NOV 23, 2020 | BLOG
What happens when Manufacturing AI collides with the Theory of Constraints
Artificial Intelligence (AI) is bringing new thinking to old industries. With AI, work processes performed by humans are undergoing transformation. Ubiquitous, cheap connectivity and instrumentation from machines on the shop floor are enabling human tasks like production scheduling and routine maintenance to get done faster or more efficiently.
A lot of the investment in manufacturing AI focuses on automation and the elimination or streamlining of human tasks on the shop floor. One could infer that human capital is a constraint—so intensive is the effort to reduce or eliminate labor costs.
Similarly, there is a lot of investment focused on speeding up the machines. Here, one could infer that machine speed or factory utilization are the constraints to profitability.
Faster humans + faster machines = more profit. All is good, right? This is a ‘fail’ on the management paradigm of the Theory of Constraints (TOC). The TOC adopts the common idiom “a chain is no stronger than its weakest link”.
For most manufacturers, there is a bigger constraint. It is the mix of customer and product orders placed on the shop floor. The product and customer mix are the constraint. When manufacturers optimize their product and customer mix, the shop floor can vastly increase productivity. ‘Mix’ not only matters, but it drives everything. Human and machine productivity are derivative outcomes. Mix is the constraint.
Isn’t the promise of Industry 4.0 to deliver the so-called smart factory? How does one measure ‘smart’? We believe that factories which continuously increase the profit/hour generated by the totality of the machine and labor investment is the ultimate measure of the ‘smart factory’. But how do you know if your factory is getting ‘smarter’ (remember, ‘smart’ means faster profit generation, not machine speed) if most of the investment in AI is focused on human or machine productivity?
Inefficiencies in traditional factories resulted in billions of dollars lost every year, which caused problems within companies that were behind the curve. They found it difficult to compete with those companies that had adopted the smart factory development. With the massive amount of data flowing in, machine-learning is used to understand difficult-to-interpret data sets. Artificial intelligence can identify the once before unforeseen issues like machine failure and stop it right at the source.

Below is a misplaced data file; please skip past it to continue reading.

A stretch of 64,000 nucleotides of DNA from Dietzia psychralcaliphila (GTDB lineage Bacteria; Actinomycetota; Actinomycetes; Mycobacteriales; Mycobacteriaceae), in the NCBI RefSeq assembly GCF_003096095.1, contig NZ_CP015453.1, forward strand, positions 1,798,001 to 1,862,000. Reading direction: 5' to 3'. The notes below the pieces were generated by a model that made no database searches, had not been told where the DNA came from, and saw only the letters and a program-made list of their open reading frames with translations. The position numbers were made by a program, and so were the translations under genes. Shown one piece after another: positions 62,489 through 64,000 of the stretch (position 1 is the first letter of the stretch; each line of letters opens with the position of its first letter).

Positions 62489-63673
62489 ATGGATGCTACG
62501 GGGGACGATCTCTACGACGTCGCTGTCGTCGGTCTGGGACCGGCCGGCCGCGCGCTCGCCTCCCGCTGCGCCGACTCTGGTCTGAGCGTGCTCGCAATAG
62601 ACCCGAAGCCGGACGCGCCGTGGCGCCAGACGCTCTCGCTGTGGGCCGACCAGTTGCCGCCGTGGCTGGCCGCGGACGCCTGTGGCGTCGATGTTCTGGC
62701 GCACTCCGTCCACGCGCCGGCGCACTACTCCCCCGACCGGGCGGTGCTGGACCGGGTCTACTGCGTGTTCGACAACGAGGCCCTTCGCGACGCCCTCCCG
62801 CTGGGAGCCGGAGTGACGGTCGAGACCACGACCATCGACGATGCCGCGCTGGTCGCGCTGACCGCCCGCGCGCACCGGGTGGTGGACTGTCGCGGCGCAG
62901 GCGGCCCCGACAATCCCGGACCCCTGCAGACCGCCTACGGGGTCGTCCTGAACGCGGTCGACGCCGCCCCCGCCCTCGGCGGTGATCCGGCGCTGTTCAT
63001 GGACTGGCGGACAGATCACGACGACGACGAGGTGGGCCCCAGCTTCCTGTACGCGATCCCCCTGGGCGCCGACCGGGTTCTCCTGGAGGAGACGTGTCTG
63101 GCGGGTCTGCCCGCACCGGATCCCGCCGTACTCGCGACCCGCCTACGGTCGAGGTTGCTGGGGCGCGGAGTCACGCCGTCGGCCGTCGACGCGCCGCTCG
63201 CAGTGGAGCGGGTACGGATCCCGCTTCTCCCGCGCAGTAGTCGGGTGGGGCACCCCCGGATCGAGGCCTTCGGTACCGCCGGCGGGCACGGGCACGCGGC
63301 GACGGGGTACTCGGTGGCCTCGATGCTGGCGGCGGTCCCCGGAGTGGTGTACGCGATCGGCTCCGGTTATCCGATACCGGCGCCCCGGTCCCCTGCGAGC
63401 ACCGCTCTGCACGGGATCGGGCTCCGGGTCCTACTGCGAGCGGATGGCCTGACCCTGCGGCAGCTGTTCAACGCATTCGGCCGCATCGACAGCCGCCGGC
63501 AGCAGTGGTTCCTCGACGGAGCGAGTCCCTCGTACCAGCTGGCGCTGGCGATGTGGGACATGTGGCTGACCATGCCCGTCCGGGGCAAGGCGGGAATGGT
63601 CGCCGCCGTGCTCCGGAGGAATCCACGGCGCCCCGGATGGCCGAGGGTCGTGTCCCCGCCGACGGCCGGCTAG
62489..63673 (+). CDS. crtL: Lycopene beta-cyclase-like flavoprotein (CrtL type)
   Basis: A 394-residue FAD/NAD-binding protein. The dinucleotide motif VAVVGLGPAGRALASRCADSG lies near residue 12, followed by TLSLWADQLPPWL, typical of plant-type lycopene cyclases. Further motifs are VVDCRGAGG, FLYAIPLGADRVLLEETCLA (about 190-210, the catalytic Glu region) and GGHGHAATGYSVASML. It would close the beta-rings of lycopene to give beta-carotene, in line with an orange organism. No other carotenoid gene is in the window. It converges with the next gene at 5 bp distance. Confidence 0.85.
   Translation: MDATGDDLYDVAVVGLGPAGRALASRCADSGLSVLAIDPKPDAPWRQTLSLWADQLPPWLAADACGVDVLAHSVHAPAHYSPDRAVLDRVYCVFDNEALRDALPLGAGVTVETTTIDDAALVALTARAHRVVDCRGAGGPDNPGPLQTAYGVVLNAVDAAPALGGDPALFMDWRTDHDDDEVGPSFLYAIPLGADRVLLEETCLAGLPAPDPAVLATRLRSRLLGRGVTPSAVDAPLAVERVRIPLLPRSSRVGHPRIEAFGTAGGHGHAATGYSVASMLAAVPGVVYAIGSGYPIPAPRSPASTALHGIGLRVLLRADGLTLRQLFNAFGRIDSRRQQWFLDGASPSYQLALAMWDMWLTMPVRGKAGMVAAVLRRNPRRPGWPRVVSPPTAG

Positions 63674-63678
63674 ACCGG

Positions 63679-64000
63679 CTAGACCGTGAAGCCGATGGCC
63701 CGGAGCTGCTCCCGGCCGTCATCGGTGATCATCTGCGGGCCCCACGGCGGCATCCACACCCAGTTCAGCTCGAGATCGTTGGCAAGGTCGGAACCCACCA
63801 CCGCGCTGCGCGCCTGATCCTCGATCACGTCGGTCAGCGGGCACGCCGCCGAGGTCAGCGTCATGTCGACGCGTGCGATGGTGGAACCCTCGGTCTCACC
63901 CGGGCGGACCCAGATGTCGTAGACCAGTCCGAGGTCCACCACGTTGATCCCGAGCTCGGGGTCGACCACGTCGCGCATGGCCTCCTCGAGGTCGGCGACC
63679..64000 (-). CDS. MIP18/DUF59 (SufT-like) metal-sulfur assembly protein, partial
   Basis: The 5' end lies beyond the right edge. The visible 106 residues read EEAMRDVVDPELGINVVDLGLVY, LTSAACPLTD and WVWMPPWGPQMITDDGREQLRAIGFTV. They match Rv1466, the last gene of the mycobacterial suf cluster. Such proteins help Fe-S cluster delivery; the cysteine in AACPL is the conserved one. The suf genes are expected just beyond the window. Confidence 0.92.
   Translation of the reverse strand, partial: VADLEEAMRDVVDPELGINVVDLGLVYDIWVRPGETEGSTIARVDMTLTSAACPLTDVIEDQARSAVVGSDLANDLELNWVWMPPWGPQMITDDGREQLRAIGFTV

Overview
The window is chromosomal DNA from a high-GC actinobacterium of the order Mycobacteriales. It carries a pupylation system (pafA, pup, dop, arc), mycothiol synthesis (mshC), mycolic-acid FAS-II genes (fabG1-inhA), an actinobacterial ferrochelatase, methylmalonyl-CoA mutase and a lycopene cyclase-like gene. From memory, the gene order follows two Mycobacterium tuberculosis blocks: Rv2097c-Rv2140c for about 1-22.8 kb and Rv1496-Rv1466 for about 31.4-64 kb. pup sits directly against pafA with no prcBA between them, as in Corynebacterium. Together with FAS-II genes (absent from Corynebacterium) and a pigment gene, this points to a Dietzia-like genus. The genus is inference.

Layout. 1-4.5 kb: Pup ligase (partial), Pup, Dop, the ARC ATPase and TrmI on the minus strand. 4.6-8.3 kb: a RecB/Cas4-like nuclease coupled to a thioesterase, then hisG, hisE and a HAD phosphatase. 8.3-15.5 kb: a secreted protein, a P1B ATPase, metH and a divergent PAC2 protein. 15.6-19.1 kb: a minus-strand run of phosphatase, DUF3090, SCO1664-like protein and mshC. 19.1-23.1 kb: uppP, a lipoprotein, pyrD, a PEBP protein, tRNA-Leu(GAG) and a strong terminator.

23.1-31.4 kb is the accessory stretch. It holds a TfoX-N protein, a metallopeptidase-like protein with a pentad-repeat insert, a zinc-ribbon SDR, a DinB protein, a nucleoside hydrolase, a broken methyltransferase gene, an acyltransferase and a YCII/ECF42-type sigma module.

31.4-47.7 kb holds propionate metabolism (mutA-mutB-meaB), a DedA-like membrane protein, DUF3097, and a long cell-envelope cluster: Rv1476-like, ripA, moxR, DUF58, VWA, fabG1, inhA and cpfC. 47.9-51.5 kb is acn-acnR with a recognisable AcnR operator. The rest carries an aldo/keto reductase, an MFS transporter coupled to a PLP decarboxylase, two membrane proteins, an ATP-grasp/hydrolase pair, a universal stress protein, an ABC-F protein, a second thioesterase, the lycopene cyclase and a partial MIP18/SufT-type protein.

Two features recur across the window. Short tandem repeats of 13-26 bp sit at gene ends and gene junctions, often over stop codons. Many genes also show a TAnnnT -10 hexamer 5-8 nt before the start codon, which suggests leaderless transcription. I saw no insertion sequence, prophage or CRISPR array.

Most companies are already sitting on the data required to optimize their mix. The finance and invoice data exists because of prior investments in finance and invoice ERP systems. With the emergence of Lean Manufacturing and the related investments in shop floor systems, most companies can pinpoint the critical rate-of-production data required to measure the speed of discrete product production (units/hour). Yet most companies are unable to leap the chasm to connect their commerce and shop floor systems to accurately manage and measure their mix.
While AI can identify the once before unforeseen issues like machine failure and stop it right at the source, understanding how to generate money per unit of time on the machine is the Holy Grail.
Manufacturers need to connect the invoice and finance data that is readily available in their finance and invoice systems to the actual rate of manufacturing on the shop floor to provide a precise view of asset utilization based on profit per hour. This is the ‘killer app’ that tells the asset managers (production team) and the asset owners (general management and the stakeholders) how fast they are making money. By connecting the finance and production systems, companies gain the manufacturing intelligence to know not whether or not the factory is being utilized, but how effectively it’s being utilized in terms of the actual profit being generated each hour of each day.
This new manufacturing revolution is a perfect fit to apply the use of artificial intelligence. Even though we’re still in the early stages of the Industry 4.0 revolution, the footprint made from AI in large manufacturing is forever left. Not only has it left its mark, but it will continue to grow as it adapts to this ever-changing industry.
The Profit Velocity eBook on how to uncover hidden profits in manufacturing with time-based analytics goes in-depth on how to make sure you are fully utilizing your smart factory 24/7. Next week’s blog on the SKU Rationalization will discuss the decision-making process to determine if certain products should be kept or tossed in order to reduce costs and cut down on production.